From the Inside Flap
George Eliot's final novel and her most ambitious work, Daniel Deronda contrasts the moral laxity of the British aristocracy with the dedicated fervor of Jewish nationalists. Crushed by a loveless marriage to the cruel and arrogant Grandcourt, Gwendolen Harleth seeks salvation in the deeply spiritual and altruistic Daniel Deronda. But Deronda, profoundly affected by the discovery of his Jewish ancestry, is ultimately too committed to his own cultural awakening to save Gwendolen from despair.

This Modern Library Paperback Classic is set from the 1878 Cabinet Edition.

From the Back Cover
Daniel Deronda is a startling and unexpected novel . . . it is a cosmic myth, a world history, and a morality play.” —A. S. Byatt

About the Author
Edmund White is the author of many novels, including A Boy’s Own Story (available as a Modern Library hardcover classic) and The Married Man. He has written a long biography of Jean Genet and a short one of Proust. His most recent book is The Flâneur: A Stroll Through the Paradoxes of Paris. White teaches writing at Princeton University.

Excerpt. © Reprinted by permission. All rights reserved.
Book I
The Spoiled Child

Chapter I
Men can do nothing without the make-believe of a beginning. Even Science, the strict measurer, is obliged to start with a make-believe unit, and must fix on a point in the stars’ unceasing journey when his sidereal clock shall pretend that time is at Nought. His less accurate grandmother Poetry has always been understood to start in the middle; but on reflection it appears that her proceeding is not very different from his; since Science, too, reckons backwards as well as forwards, divides his unit into billions, and with his clock-finger at Nought really sets off in medias res. No retrospect will take us to the true beginning; and whether our prologue be in heaven or on earth, it is but a fraction of that all-presupposing fact with which our story sets out.

Was she beautiful or not beautiful? and what was the secret of form or expression which gave the dynamic quality to her glance? Was the good or the evil genius dominant in those beams? Probably the evil; else why was the effect that of unrest rather than of undisturbed charm? Why was the wish to look again felt as coercion and not as a longing in which the whole being consents?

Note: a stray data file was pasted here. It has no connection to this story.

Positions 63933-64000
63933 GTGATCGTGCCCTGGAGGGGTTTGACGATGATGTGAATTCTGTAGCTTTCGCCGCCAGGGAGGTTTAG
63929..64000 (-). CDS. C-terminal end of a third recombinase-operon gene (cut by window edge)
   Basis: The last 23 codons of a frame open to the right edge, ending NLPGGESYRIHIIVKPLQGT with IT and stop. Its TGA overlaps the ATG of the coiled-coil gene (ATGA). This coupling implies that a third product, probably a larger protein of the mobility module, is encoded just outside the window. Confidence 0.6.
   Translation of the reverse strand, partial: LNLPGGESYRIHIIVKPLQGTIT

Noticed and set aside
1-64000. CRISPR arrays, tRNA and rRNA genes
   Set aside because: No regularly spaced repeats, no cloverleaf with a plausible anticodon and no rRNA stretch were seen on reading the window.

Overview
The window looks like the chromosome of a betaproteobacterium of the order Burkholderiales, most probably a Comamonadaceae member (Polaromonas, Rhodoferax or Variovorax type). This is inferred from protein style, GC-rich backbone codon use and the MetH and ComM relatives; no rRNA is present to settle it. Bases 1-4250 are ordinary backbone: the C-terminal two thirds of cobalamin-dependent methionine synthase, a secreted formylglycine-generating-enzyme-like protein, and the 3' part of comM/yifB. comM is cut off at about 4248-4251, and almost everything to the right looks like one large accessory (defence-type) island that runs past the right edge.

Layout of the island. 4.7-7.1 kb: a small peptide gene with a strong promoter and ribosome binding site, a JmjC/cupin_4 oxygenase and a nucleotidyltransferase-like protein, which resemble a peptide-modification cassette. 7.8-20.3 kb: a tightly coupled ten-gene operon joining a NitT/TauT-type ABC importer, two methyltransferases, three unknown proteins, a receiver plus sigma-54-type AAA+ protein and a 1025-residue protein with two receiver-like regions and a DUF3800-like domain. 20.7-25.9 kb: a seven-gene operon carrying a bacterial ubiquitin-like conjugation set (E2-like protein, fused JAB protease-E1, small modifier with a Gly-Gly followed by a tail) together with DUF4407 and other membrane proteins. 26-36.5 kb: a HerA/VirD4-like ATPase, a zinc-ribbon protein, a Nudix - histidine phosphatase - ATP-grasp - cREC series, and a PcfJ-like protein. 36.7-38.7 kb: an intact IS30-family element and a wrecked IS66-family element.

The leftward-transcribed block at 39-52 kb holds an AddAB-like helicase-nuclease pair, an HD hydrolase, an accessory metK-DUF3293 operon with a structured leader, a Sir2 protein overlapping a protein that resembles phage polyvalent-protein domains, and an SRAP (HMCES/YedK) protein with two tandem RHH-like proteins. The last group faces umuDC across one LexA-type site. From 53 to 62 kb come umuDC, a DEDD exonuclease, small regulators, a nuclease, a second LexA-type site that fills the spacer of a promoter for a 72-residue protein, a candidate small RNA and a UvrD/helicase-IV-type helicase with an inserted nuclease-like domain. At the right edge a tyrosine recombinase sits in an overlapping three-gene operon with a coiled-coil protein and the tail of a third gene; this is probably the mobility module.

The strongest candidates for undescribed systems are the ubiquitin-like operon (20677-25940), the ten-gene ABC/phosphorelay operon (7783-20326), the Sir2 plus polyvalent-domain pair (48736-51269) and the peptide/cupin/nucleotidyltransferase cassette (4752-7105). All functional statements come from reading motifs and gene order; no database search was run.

She who raised these questions in Daniel Deronda’s mind was occupied in gambling: not in the open air under a southern sky, tossing coppers on a ruined wall, with rags about her limbs; but in one of those splendid resorts which the enlightenment of ages has prepared for the same species of pleasure at a heavy cost of gilt mouldings, dark-toned colour and chubby nudities, all correspondingly heavy—forming a suitable condenser for human breath belonging, in great part, to the highest fashion, and not easily procurable to be breathed in elsewhere in the like proportion, at least by persons of little fashion.

It was near four o’clock on a September day, so that the atmosphere was well-brewed to a visible haze. There was deep stillness, broken only by a light rattle, a light chink, a small sweeping sound, and an occasional monotone in French, such as might be expected to issue from an ingeniously constructed automaton. Round two long tables were gathered two serried crowds of human beings, all save one having their faces and attention bent on the tables. The one exception was a melancholy little boy, with his knees and calves simply in their natural clothing of epidermis, but for the rest of his person in a fancy dress. He alone had his face turned towards the doorway, and fixing on it the blank gaze of a bedizened child stationed as a masquerading advertisement on the platform of an itinerant show, stood close behind a lady deeply engaged at the roulette-table.